It feels like a lifetime ago that we were talking about President Trump’s response to the pandemic and his economic stimulus plan.
It would be fair to say that quite a bit has happened since the end of last year and the subsequent time in between, which included the US presidential election, the end of 2020, President Biden’s inauguration and the vast improvement in the state of the Coronavirus pandemic.
One of the biggest developments across that time, of course, is the approval and rollout of safe and effective COVID-19 vaccines. The vaccines are now going a large way towards improving the situation across many countries, but there is a long way to go until the entire world has been vaccinated.
One of the central planks of Biden’s election campaign was that he would get the Coronavirus pandemic under control in the US and would deliver 100 million vaccines in his first 100 days in office, as well as protecting the economy and helping it to bounce back.
On his economic promise, Biden promoted his ‘American rescue plan’ which pledged over $1 trillion in direct economic relief payments for citizens. It’s one of the most ambitious economic plans in American history, putting money directly into Americans’ pockets and stabilising the economy in the meantime.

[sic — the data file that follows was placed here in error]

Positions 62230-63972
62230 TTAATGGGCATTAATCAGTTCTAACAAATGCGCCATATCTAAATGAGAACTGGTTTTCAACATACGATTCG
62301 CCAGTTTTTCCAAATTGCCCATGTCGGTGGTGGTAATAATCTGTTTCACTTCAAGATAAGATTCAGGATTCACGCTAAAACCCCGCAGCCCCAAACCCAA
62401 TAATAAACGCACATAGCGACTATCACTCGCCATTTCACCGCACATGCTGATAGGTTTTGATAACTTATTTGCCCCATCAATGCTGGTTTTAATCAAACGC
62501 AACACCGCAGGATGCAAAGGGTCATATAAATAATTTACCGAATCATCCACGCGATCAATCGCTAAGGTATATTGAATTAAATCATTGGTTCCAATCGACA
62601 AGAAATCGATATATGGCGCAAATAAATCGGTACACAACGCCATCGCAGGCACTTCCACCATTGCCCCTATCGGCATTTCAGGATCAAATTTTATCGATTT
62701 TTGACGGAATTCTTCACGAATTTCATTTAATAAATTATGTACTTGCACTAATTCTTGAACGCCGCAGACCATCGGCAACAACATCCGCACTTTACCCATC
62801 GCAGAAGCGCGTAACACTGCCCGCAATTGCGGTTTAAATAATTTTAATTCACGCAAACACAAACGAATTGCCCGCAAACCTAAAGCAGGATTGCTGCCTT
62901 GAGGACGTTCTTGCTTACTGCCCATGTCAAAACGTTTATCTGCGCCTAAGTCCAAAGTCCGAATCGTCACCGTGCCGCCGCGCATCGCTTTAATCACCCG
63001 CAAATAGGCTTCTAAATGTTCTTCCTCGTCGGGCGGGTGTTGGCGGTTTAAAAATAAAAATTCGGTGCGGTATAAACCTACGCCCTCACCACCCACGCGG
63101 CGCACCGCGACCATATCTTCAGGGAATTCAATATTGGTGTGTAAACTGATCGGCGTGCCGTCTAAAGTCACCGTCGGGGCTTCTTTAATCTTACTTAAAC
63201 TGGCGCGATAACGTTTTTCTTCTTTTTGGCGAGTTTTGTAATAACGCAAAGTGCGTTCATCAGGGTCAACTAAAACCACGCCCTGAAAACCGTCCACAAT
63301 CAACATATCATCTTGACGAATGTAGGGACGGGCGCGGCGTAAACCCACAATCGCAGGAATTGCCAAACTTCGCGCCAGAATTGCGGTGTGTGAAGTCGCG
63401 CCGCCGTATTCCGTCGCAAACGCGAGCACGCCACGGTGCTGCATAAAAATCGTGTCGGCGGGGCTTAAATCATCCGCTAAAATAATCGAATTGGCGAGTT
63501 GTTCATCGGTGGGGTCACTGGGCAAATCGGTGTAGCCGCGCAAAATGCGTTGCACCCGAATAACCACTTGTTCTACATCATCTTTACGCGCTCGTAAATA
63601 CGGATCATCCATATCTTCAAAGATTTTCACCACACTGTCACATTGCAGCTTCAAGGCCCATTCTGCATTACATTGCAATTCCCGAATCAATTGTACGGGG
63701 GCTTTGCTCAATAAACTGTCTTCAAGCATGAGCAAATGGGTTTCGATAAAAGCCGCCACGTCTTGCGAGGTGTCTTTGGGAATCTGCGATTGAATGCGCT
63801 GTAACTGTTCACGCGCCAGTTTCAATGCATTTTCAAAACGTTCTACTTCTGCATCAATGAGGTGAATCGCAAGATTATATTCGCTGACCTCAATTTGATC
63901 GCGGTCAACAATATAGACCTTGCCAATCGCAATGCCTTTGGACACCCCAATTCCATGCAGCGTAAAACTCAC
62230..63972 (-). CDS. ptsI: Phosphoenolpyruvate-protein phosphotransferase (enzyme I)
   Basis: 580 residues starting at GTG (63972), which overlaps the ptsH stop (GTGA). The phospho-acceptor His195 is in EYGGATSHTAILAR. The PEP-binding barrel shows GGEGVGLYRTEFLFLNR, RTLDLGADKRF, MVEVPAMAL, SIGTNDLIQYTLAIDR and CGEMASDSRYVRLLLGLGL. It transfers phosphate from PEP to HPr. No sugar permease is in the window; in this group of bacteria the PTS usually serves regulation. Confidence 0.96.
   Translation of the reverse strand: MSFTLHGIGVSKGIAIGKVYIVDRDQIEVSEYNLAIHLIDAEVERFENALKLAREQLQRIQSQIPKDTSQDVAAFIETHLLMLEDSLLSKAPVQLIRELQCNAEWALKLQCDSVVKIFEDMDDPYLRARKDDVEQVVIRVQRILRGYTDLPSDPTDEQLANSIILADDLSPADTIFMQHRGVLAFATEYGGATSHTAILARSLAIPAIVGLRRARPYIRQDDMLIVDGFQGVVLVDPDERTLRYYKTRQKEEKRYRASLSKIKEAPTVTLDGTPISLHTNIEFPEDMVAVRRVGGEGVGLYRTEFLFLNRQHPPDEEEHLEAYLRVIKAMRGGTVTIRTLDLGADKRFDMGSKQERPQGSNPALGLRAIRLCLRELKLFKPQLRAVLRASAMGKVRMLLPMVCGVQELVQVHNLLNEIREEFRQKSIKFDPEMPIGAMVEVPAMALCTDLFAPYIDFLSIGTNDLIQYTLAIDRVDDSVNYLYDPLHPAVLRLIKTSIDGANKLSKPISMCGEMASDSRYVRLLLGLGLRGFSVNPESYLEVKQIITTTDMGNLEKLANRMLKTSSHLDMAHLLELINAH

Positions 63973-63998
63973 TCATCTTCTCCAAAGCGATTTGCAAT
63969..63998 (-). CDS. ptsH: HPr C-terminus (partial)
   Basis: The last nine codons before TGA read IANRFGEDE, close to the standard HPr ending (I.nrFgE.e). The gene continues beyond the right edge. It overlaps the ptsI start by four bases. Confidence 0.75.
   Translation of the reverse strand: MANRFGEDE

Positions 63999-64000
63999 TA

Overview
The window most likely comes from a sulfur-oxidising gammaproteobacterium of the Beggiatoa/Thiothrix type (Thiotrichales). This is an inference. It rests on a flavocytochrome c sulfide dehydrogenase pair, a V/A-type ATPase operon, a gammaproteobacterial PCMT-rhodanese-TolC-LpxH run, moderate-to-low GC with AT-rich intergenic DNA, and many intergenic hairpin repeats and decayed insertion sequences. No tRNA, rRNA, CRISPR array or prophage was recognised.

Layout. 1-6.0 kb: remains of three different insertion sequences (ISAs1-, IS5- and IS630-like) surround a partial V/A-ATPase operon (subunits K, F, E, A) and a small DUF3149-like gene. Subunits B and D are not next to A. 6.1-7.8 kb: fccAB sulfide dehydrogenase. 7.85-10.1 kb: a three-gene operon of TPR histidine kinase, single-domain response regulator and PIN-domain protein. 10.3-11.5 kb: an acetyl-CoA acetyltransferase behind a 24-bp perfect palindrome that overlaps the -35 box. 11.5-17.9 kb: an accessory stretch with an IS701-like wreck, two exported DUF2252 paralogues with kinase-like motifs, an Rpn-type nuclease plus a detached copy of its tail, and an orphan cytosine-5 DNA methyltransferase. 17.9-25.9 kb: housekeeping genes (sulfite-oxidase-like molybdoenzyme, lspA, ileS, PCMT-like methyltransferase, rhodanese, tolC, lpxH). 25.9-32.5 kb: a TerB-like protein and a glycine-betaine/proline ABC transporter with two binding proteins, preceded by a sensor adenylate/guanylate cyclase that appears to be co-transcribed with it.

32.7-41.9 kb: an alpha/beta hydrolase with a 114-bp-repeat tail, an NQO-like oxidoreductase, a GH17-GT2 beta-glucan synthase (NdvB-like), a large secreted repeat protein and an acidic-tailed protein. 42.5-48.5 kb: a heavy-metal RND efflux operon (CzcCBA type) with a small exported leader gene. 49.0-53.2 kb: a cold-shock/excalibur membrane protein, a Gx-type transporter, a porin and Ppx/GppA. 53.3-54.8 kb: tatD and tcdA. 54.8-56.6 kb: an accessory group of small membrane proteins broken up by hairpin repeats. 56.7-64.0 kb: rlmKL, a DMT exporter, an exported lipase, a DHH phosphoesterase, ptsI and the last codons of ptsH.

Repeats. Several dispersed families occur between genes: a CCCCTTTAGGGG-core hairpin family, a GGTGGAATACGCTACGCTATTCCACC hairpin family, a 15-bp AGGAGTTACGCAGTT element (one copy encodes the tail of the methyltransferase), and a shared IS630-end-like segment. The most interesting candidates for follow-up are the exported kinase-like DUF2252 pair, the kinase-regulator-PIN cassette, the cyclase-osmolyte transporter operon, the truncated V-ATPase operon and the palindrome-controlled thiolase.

In the last few days, Biden’s Coronavirus relief plan was passed by the Senate and has been sent to his desk for him to sign off on and implement, so what does it involve, and will it go some way to stabilising both the world and UK economies?
The US has been recovering largely quite well, which puts them in line with the UK as competing for the fastest recovery of the G7 economies.
As reported recently by the BBC, as the economy continues to emerge from pandemic and restrictions are lifted, spending has begun to rise and retail sales have been recovering swiftly. Sales rose by an impressive 2.1% in February, evidence of this gradual economic upturn.
Similarly, the BBC also reported that firms which had been planning redundancies in February fell sharply compared to last year, indicating that firms in the UK are expecting a better economic performance than originally anticipated.
The UK property market has been absolutely booming recently, and if the US reaction to Biden’s stimulus is anything to go by then we can expect the wider UK economy to follow suit and potentially boost property even further.
With the recent budget announcement by the chancellor Rishi Sunak that he will be extending the stamp duty holiday. This extension is set to result in a prosperous 6 months for UK property investors, offering a perfect time to increase your portfolio.
There has also been a marked increase in the number of investors planning to plough their cash into more UK property, with many planning to splurge in June or beyond once all restrictions have been lifted.
It’s expected that this will lead to potentially sharp price increases, so it follows that we’d advise you to bring your investment plans forward whilst you’re still able to make the most of stamp duty cuts and lower prices, before there’s a large influx of investment in the summer.